The Logistics Support Agreement the US has been keen on and which the visiting US Defence Secretary Ashton Carter had hoped to sign, has been put off. This despite advance notices in the media of the draft-Logistics Exchange Memorandum of Agreement (LEMOA), a watered down variant of the standard LSA providing restrictive, case-by-case, access for the deployed military of each side to the other’s military bases for replenishment and R&R purposes, being ready for signature. However, LSA is “tweaked” it will still bear the taint of a formal military partnership, will be used more by US forces in the IOR theater than Indian forces will use American bases and, hence, will always be one-sided. Moreover, where’s the need for such an agreement tying India down, willy-nilly, to the US strategic camp when in these past many years, US assets have been refueled and replenished on an as and when requested-basis w/o any formal accord?
So, the signing of LEMOA is postponed. That’s a relief for the nonce. A last minute rethink may have been occasioned for the followings reasons: (1) It would have raised a political storm. However tattered the country’s unaligned status, deciding so overtly to go over to the US side, as it were, reduces hugely India’s room for policy maneuver. (2) The troubling transfer of F-16s and Viper attack helos to Pakistan in the face of Delhi voicing its discomfiture, suggests Washington’s ongoing military supply relationship with Islamabad is unlikely to be moderated even a bit whatever closeness may be achieved by higher degrees of military cooperation. Meaning in practical policy terms, while the US retains its policy latitude, India losses its freedom of action. (3) China can be kept quiet with fluid and contingent partnerships of the kind India has tried out, including with Southeast Asian states, Japan, Taiwan, Russia, and US, perhaps, far better than by signing on with the US. And most importantly (5) It will really throw a monkey wrench into the hardy and resilient Indo-Russian relations. Moscow had formally warned Delhi that should it sign CISMOA, for instance, the Akula-II in service with the Indian Navy would be immediately pulled, and the 2nd such SSN — the Iribis, will, of course, not be lent to India, and the transfer of other more advanced Russian military hardware could also be affected. Why specifically the Akula pullout? Because, per sources, the Russians fear that the air-to-submarine communications, which this agreement will technically facilitate, will permit the Americans to spoof the communications hardware on the ex-Russian SSN, etc., a risk the Russians are unwilling to take notwithstanding any assurances in this regard at any level by the Indian state. The ending of a Russian role in the country’s strategic armaments field will be a singular development, and perhaps grievously hurt India’s strategic posture in the future. This warning may have led to the draft- CISMOA, which was also negotiated, being put on ice.
Indira Gandhi signed the Treaty of Friendship and Cooperation with the Soviet Union in summer 1971 as cover for the military operations she expected to launch in East Pakistan later in the year. But she successfully prevented Moscow in subsequent years from using this document as a tool for Russian navy to gain permanent military access to India’s warm water ports — despite sustained political and diplomatic pressure from President Leonid Brezhnev. It is precisely military access when required that the US too seeks some 45 years later, except the Bharatiya Janata Party government of Narendra Modi, over-tilting to the West, is not proving as adroit in maintaining distance from the US or in balancing American, Russian and Chinese influences. Modi seems smitten by America (and the West, generally), and losing the plot on how to further the national interest. LEMOA is the thin edge of the wedge. It will be used by Washington to widen the US military and other presence in India, which an over-committed Modi, a little too gung-ho on the supposed technology benefits of getting close to America, will be unable to resist.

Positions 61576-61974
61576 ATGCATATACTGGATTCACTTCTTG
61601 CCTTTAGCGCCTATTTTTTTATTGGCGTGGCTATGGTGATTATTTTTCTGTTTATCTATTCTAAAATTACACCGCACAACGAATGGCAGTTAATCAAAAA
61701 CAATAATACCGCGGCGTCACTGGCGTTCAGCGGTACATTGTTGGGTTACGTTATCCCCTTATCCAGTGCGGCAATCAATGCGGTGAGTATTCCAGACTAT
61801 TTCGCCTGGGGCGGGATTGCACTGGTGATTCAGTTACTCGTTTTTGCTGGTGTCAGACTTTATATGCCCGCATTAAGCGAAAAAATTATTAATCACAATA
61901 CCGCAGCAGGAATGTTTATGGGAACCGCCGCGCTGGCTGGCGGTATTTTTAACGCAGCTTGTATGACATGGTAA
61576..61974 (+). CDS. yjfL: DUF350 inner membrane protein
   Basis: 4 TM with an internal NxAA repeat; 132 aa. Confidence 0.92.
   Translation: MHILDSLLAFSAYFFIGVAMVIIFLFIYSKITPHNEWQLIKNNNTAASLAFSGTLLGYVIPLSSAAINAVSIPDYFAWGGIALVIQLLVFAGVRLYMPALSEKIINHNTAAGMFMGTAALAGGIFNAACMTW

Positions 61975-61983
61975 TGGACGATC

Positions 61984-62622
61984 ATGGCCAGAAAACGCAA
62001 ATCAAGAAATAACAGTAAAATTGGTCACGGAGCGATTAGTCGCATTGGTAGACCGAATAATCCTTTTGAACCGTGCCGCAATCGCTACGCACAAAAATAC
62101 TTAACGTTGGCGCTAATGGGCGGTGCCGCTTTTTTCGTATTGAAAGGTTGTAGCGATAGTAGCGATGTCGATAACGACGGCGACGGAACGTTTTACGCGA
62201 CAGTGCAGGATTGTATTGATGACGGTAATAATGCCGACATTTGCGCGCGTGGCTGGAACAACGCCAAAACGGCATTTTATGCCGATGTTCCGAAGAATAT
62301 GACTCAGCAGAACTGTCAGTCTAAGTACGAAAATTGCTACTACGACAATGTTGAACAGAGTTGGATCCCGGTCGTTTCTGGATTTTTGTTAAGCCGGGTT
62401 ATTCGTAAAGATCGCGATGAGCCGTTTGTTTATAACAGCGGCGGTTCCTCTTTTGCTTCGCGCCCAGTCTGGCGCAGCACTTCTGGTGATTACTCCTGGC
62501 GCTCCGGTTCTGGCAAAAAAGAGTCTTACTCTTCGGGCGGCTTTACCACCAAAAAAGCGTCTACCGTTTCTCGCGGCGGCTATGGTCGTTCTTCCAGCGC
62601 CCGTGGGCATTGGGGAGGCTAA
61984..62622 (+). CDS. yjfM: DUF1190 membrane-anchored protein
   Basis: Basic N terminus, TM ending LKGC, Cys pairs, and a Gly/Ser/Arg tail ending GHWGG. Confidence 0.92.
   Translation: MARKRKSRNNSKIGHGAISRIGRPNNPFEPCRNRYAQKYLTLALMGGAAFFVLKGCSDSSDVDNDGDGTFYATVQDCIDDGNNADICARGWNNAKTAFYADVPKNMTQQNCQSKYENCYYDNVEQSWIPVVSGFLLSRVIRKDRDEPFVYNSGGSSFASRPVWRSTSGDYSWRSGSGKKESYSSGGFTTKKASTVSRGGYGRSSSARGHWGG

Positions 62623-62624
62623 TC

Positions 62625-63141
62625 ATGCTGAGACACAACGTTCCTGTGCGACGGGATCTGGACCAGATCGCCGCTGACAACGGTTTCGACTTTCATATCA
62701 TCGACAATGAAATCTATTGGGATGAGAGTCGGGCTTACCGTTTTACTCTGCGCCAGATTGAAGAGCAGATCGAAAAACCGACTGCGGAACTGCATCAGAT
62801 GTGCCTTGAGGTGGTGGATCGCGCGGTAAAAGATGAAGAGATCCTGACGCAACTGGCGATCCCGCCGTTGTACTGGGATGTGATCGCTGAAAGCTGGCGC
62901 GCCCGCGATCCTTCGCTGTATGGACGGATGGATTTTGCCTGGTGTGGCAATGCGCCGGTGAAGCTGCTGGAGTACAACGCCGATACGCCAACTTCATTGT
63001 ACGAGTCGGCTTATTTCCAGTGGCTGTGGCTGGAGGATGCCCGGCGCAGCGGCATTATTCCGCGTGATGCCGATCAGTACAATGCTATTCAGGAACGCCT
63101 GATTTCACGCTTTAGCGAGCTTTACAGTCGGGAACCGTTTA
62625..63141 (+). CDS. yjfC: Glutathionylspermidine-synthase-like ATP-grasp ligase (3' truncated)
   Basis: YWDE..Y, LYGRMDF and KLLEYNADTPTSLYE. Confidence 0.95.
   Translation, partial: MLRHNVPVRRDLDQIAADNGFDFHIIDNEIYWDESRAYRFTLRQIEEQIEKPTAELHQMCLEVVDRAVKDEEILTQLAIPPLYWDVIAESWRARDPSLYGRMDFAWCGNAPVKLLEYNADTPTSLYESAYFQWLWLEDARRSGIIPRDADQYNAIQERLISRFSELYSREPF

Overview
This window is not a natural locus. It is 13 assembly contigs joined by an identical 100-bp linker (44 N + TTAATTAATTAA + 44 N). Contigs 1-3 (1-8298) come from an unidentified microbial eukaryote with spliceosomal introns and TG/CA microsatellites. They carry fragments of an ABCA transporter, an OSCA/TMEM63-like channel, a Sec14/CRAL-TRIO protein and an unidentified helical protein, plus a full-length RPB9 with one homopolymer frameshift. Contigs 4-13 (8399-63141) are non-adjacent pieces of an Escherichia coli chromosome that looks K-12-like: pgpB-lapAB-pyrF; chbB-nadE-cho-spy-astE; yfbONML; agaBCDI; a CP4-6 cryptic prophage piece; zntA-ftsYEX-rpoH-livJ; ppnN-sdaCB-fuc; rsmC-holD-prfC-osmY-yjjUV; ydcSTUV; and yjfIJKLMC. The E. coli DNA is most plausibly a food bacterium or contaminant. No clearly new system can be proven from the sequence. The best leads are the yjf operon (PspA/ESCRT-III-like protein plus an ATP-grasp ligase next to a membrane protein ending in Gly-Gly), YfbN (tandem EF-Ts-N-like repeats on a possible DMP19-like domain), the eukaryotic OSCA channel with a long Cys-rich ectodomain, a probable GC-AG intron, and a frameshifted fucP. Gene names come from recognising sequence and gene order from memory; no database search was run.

Before the prime minister proceeds down a ruinous path that will terminally hobble India, he should get some credible persons, even if informally, to do an objective analysis of the comparative levels of military technology the country has procured from the US and Russia, and if Russian tech TOT deals haven’t fructified, whether it is not the extant DPSU and public sector dominated-mil R&D system and entrenched arms import lobby to blame, and whether his “make in India” programme really needs such treaty intimacy with the US for it to prosper. Of course, if such a study is tasked to the usual lot of compromised, retired and serving, civil servants, MEA diplomats, and militarymen, we already know what their conclusions will be, and it will be a wasted effort.
Modi, Parrikar, and those advising them should pause and consider if they are doing the right thing by the country in light of the historical record of India’s relations with the United States, and US’ own interests in the immediate region and Asia, and its overarching deep political and economic interlinkages with China. Modi is here today, may not be here tomorrow, but India will always be there. Don’t do anything, Mr Prime Minister, that will harm India’s prospects.